She wanted to be a princess for Halloween, but she wanted to be the princess Merida from Brave, with the crazy red hair (though she only agreed to wear that for 3 seconds, shown below) and the wild-child reputation and the bow-and-arrow talent and the enduring love for her mother (even though she turned her into a bear).



Have you ever seen two cuter heroes?
Or two scarier ones?







It's true that she's mine and I'm going to be biased, but damn, I also think she's really really funny. 

Some two year old highlights:

John to Grace: "What would you do if a bear ate your book?" (there is context here, but it's beside the point).
Grace: "Yell, scream, cry."

Grace in public, to Daddy, Grandpa, or whoever wants to hold her hand when she doesn't want it: "Don't touch my body."

Grace to John: "Daddy, I farted."
John: "Oh."
Grace: "Like you, Daddy."
John: "And what does that sound like?" 
Grace: "My bum."

Fair enough.

And there's this. This is funny stuff, right? Or am I totally blinded by her? (entirely possible)...


When she tells a joke and you don't laugh, she will command it. "Laugh, Daddy! You laugh now!" (Don't we all feel that way when our jokes aren't appreciated?).

If she says a thing that turns out to be wrong, she covers it up with, "I tricked you!" It's a social coping mechanism that will likely get her through many awkward moments in her life.

One of her favorite phrases is, "Is that a good deal?" As in, "I eat dessert now and not my dinner... that a good deal, Daddy?" The kid never eats her dinner.



Oh, she is my girl. My little dream. She has days when she is so tired that she wildly hurls herself onto me or throws random objects in my direction. Or she'll sit herself down right on her knees in the middle of a walk in silent protest. She'll raid the cabinets, find the popcorn, dump it on the ground, and run away. But it is so damn rare that I ever stop smiling over her.

Happy Birthday, Pizza! How I love you so.




Sunday, November 9, 2014

Obsession confession

I had great designs to write about something relevant to most people and, you know, child-related with maybe even a feel-good message at the end. I started it and sort of liked what I was saying, but I couldn't continue; I kept stopping in the middle of writing. And not to check on the kids or, say, answer a text or a call. It's my recent, obsessive research that has been holding me back. Research on a thing that has and will never have (I hope) anything whatsoever to do with me. And yes, it is consuming me. And I want it to consume you too. Sit up, my (tiny group of) readers. Tonight (and it can't be helped), I'm going to focus on murder.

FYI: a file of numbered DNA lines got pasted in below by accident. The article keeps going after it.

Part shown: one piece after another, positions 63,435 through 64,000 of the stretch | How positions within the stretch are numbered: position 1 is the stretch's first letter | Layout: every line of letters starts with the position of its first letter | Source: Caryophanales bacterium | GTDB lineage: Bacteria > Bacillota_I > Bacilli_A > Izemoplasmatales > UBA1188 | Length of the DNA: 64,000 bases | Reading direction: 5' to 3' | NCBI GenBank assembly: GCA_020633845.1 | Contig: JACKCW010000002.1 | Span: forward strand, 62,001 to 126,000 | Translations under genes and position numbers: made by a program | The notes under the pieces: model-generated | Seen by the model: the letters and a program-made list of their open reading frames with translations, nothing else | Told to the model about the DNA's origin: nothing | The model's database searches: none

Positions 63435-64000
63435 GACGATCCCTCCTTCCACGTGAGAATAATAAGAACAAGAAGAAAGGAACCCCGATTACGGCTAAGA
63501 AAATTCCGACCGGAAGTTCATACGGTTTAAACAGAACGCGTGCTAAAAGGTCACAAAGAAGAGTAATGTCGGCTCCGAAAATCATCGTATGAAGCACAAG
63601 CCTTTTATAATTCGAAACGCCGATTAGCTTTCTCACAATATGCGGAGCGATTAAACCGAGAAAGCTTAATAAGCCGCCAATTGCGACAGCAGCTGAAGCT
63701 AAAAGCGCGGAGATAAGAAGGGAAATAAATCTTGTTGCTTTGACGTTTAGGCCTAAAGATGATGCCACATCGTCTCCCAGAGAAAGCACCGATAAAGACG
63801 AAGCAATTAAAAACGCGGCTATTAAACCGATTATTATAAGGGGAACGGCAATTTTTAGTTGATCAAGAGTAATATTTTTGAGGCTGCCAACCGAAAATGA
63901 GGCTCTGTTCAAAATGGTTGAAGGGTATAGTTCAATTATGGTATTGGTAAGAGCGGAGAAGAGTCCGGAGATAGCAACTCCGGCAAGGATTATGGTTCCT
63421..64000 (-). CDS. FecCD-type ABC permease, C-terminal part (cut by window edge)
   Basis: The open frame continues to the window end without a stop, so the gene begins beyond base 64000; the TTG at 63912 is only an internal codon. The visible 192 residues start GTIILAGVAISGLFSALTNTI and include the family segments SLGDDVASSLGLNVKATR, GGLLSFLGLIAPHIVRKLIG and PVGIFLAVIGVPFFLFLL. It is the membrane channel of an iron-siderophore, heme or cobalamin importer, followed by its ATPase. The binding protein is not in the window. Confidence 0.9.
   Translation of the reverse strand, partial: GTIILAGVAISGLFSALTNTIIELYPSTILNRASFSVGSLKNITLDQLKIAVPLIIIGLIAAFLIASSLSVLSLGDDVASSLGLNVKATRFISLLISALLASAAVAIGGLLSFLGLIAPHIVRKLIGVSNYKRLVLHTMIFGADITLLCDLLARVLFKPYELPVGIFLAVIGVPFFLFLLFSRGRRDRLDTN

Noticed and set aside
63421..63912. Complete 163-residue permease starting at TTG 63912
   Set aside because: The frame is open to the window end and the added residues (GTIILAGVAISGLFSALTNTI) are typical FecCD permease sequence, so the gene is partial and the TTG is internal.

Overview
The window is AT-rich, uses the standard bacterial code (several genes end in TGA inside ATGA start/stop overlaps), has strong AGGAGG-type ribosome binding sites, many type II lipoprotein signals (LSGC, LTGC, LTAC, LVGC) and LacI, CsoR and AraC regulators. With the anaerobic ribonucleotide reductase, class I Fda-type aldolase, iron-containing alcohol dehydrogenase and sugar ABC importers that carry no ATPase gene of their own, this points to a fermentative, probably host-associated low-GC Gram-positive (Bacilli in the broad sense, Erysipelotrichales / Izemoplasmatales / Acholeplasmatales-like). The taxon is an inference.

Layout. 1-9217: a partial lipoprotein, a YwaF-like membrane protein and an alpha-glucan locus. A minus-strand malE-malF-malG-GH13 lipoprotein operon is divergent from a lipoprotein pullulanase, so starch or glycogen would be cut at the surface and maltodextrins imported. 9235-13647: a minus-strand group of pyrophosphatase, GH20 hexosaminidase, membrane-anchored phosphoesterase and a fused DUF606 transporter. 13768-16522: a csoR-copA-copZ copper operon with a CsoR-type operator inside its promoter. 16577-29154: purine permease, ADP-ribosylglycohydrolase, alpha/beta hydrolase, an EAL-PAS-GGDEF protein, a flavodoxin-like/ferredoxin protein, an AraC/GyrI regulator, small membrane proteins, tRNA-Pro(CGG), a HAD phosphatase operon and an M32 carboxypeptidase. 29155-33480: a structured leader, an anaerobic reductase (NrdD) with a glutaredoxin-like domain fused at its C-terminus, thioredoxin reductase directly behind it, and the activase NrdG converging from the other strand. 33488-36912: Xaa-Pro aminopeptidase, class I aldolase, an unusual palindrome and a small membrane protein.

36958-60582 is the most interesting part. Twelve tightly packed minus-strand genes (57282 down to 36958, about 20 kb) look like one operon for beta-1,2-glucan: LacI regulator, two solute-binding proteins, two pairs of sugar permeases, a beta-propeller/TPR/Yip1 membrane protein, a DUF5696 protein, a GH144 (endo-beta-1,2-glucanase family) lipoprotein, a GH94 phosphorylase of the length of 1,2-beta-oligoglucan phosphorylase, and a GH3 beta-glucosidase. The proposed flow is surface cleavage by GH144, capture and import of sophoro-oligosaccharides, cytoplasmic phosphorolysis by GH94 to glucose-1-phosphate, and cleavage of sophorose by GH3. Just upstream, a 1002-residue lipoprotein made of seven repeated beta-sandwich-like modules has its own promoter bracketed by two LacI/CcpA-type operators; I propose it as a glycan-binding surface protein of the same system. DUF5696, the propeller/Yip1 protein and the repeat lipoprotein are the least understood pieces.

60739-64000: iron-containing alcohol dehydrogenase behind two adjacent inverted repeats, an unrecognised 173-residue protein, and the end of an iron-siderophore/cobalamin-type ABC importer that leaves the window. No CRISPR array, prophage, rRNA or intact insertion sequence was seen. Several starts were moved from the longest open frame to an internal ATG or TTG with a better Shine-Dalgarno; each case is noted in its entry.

If you've talked to me lately, I might have mentioned this new podcast on NPR... after that you probably just heard blah blah blah blahhh because as soon as I said "podcast," you tuned out entirely while politely nodding your head. You're just not into podcasts. I'm not that into podcasts either... I mostly just listen to This American Life... but then, TAL did this spin-off called Serial about a fifteen year old murder case that the Serial producer is reinvestigating and it is groundbreaking and I can't stop thinking about the case. I'm sort of paralyzed in time. I've lost interest in television. I use words like 'corroborate' and 'circumstantial' in normal conversation, far more often than one has ever needs to use these words. I'm not a lawyer, detective, FBI agent, police lady, investigative journalist (maybe someday?!); I'm really a nothing in all of this. And yet I spend so many perfectly valuable moments poring over the details and the questions and the psychology of it all. But I'm also not alone. This is how people are responding, many of whom are mentally stable people.

I genuinely believe that I am a good-hearted, people-loving person. I hate watching the news and abhor any type of violence. But I'm also the person who, as a 9 year old, couldn't get enough of that creepy show Unsolved Mysteries and on several occasions called in theories to their Tip Line. I studied pictures of Loch Ness up until the day it was revealed to be a hoax. I've gotten recent satisfaction, after 20 some-odd years, about a break in the Amelia Earhart case. I'll always choose a suspense thriller over a comedy, even though I really do love to laugh. Dateline is my bag... real cases, occasionally solved. It's so dark, but I can't get enough of mysteries, usually murder mysteries. It's twisted and I'm not proud and sort of wish I was the person who had to look away every time, because hello, these are people's lives.